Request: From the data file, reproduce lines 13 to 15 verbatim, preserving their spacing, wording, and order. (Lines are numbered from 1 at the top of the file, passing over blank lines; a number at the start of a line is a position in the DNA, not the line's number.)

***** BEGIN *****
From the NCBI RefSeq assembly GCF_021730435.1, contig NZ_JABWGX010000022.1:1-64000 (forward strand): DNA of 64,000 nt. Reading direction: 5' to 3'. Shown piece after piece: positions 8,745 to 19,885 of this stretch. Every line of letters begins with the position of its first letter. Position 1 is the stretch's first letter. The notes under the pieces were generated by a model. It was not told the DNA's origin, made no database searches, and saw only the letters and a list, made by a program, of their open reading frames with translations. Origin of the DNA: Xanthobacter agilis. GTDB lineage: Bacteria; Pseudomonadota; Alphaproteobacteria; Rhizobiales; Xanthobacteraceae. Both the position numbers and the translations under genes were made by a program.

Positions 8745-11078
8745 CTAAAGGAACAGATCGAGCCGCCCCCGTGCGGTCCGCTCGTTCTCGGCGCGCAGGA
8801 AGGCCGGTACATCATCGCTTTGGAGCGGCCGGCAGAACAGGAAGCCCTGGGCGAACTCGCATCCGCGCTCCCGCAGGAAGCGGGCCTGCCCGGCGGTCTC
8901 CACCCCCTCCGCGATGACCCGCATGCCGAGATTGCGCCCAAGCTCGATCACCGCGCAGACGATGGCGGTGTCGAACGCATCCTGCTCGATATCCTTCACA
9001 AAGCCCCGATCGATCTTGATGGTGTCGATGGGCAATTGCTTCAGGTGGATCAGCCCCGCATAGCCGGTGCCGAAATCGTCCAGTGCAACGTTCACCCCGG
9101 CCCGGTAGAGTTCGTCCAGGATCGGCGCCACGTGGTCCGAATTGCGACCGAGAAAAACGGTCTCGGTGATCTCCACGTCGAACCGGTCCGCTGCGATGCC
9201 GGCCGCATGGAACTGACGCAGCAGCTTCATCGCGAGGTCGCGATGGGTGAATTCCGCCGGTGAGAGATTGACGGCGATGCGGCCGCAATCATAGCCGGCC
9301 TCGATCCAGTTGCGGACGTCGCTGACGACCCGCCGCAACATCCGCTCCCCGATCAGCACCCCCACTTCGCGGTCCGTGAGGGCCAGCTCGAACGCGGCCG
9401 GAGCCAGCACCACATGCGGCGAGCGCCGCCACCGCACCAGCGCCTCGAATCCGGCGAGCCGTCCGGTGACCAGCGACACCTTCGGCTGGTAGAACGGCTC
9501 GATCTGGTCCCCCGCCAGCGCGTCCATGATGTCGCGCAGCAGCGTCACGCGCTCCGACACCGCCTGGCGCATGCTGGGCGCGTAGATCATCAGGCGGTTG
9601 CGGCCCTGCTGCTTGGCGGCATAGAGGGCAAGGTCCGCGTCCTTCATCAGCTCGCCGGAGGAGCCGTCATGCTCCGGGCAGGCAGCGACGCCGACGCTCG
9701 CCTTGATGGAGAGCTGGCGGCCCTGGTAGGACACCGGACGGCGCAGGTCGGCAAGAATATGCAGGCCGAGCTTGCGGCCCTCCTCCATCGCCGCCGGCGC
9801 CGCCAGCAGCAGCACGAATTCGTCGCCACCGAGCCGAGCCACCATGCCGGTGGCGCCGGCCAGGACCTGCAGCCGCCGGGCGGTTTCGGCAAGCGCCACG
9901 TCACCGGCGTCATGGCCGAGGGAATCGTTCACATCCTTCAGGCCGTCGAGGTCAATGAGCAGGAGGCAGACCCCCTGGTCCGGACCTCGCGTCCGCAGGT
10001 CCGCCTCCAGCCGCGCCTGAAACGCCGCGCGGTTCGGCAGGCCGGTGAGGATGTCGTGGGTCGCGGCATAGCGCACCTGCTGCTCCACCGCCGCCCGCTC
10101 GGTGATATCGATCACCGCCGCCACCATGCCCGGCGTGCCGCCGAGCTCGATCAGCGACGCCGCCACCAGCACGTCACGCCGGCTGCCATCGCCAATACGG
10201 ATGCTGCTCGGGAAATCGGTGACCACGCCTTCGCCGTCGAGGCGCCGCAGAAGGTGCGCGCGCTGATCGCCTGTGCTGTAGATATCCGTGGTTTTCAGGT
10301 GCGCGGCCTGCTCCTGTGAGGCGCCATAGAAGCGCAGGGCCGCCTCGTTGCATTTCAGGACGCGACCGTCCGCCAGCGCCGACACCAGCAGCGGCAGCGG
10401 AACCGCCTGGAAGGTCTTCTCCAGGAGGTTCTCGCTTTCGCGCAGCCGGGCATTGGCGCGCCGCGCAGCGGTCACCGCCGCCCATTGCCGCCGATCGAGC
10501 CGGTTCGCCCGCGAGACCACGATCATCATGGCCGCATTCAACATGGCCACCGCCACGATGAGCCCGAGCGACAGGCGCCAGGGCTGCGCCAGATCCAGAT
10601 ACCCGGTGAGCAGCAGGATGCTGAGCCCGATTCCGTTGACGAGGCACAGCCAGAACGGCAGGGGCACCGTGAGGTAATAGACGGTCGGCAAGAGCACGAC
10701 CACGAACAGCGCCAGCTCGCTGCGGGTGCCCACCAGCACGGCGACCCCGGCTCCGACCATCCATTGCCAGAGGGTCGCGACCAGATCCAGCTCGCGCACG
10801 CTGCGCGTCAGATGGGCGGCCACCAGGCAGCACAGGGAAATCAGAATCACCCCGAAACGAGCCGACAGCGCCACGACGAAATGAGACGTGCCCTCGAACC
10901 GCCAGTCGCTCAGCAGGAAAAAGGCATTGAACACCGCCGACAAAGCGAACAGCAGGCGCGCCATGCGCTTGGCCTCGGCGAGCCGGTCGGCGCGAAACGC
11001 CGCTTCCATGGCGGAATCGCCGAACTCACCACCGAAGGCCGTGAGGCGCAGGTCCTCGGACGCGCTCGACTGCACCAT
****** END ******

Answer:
9701 CCTTGATGGAGAGCTGGCGGCCCTGGTAGGACACCGGACGGCGCAGGTCGGCAAGAATATGCAGGCCGAGCTTGCGGCCCTCCTCCATCGCCGCCGGCGC
9801 CGCCAGCAGCAGCACGAATTCGTCGCCACCGAGCCGAGCCACCATGCCGGTGGCGCCGGCCAGGACCTGCAGCCGCCGGGCGGTTTCGGCAAGCGCCACG
9901 TCACCGGCGTCATGGCCGAGGGAATCGTTCACATCCTTCAGGCCGTCGAGGTCAATGAGCAGGAGGCAGACCCCCTGGTCCGGACCTCGCGTCCGCAGGT